Today, I woke up to an LA Times piece about the Islami-Jamiat-i-Taliba and their thuggery on campuses across Punjab. Those of you who've read it would know that the story doesn't say anything new, and, more importantly, is guilty of portraying the rise of this right-wing student group as a relatively new phenomenon. The IJT has been terrorising campuses for as long as I can remember, and writers like Nadeem F. Piracha have filled pages after pages highlighting their rise to absolute campus dominance, under the protective hand of the state, in the 80's and the 90's.
The IJT, while formally stating autonomy, is widely known to be the student wing of the Jamaat-i-Islami, and several, if not most, Jamaat leaders have been part of it at some point or another. Chronological expediency aside, here are a couple of parts in the piece that I found a little interesting:
The organization's clout illustrates the deep roots of Islamist extremism in Pakistani society, an influence that extends beyond radical religious schools and militant strongholds in the volatile tribal belt along the Afghan border.
University administrators fear that the IJT's influence on many campuses will lead to an increase in extremism among the middle class, from which the next generation of Pakistan's leaders will rise.
"These people have connections with jihadi groups, and they are taking hostage our campuses," said Sajid Ali, chairman of Punjab University's philosophy department. "This is a real danger for the future of our country."
Fellow students and teachers regard them as Islamist vigilantes. In addition to trying to separate the sexes, they order shopkeepers not to sell Coca-Cola or Pepsi because they are American brands. When they overhear a cluster of fellow students debating topics, from capitalism to religion, they demand that the discussion stop and threaten violence if it continues.
The Jamaat's connections with Jihadi organizations is, more or less, common knowledge, especially given the role played by the party during the Afghan-Soviet war. That said however, there are nuances to the sociology of the IJT and the Jamaat which a lot of foreign observers miss out on. Maybe I'm being a little unreasonable in expecting a better picture from an American newspaper, but it seems that in an effort to fall over each other in reporting on 'Extremism' and 'Fundamentalism', these papers are guilty of conflating mainstream political Islamism/conservatism and radicalization.
The former, in the case of Punjab especially, is covered on a spectrum which carries both the Jamaat-i-Islami and to a lesser extent the PML-N. While being an evolving organization, the Jamaat has stuck to generally agreed principles of playing within the defined political rules of the Pakistani state. They operate at both an electoral and a social level, in the manner of a classic Lenninist vanguard party, but they see democracy as a functional exercise that would lead to a larger, higher cause, as opposed to being the end-product of a country's political evolution in itself. The Jamaat cadre and voter-base in Punjab (and at one point in Karachi as well) is almost solely consisted of either the trading/mercantilist/industrialist class, or to a slightly lesser extent, the suburban professional middle class.
The Islami-Jamiat-i-Taliba (IJT) in one sense mirrors the same class in the 18-25 year age bracket. Many, but certainly not all, members of the IJT, or even IJT sympathizers, will end up as Jamaat voters. Some might join other political parties, like Ahsan Iqbal, Hussain Haqqani, and Javed Hashmi. Some, after joining the urban rat-race, will forget about politics all together. In a sense, the IJT radicalizes students at the college level, but that radicalization is tempered into bigotry, hypocrisy, and ritualistic conservatism as they grow older.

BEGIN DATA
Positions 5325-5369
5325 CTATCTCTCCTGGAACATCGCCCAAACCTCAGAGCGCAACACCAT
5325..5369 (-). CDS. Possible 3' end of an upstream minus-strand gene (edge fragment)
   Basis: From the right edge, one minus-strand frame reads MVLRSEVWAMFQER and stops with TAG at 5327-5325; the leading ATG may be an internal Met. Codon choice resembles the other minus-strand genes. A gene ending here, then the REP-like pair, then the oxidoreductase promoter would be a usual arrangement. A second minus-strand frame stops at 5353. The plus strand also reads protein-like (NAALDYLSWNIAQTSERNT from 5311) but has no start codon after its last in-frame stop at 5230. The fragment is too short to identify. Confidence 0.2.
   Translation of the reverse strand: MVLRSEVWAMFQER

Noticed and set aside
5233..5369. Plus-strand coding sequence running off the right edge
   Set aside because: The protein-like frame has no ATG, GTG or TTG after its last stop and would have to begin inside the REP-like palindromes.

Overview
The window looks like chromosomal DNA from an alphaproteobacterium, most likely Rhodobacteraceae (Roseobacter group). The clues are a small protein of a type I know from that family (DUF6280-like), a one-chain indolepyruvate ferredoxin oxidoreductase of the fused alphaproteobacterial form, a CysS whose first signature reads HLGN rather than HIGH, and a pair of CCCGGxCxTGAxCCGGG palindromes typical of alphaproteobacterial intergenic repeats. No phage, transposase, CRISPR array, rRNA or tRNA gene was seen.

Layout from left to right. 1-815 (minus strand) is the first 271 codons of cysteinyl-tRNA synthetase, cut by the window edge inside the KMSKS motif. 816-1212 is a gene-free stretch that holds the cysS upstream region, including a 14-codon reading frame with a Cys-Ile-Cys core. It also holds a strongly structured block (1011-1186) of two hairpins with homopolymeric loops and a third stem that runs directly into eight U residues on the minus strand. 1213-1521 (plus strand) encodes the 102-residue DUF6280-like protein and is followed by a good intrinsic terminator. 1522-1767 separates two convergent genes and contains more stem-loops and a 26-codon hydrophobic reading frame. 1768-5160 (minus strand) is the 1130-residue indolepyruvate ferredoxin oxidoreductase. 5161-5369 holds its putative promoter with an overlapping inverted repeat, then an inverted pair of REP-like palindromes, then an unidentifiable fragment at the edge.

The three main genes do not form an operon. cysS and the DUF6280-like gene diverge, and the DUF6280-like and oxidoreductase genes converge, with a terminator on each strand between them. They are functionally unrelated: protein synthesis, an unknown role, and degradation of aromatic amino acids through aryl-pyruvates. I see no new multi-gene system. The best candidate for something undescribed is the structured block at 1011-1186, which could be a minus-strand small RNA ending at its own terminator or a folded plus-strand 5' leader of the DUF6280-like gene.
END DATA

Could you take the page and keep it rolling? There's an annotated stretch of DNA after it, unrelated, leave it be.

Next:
That in itself is not acceptable either. An environment where cross-gender relations are admonished, where lessons in public morality are handed out, and where killers are glorified in the name of religion, has a tendency to generate passive acceptance of extremism, at least on the fringes. Since the IJT and the Jamaat both borrow heavily from their interpretation of Islam to cobble together a world-view, it opens space for harsher, more far-right causes to use the same instrument. In a sense, curbing the influence of the Jamaat, and more so, the IJT, are important in any effort to generate acceptance of progressive ideals in society.
The crucial difference here is that tackling extremism and tackling mainstream conservativism are two inter-related, yet actionably distinct things. The Jamaat, as it stands now, has lost all electoral prospects in Punjab and Karachi. The resurgence of the PML-N, first in 1997, and then in 2008 has weaned away most of their electorate, as highlighted by multiple by-elections. What little remained has flocked over to the PTI. So the fundamental thing is that in power politics the Jamaat can be, and has been, countered by simple electoral calculus. In a university environment, people want to sit with the opposite sex, want to drink Pepsi (although I think that's an exaggeration by the writer), and want to watch Indian movies. These are the very same urges that dumb-down their 'radicalized' demeanors when they finally graduate from college/university. If the Jamaat can be contained by somewhat softer alternatives, the IJT can be dealt with through open Union elections as well.
The LA Times report makes it look like Punjab University is producing jihadis as opposed to the mostly conservative, critically disengaged students that they actually are. Such a portrayal not only induces false alarmism about a genuine problem, but also takes away focus from the actual methods of countering Islamism in educational institutions.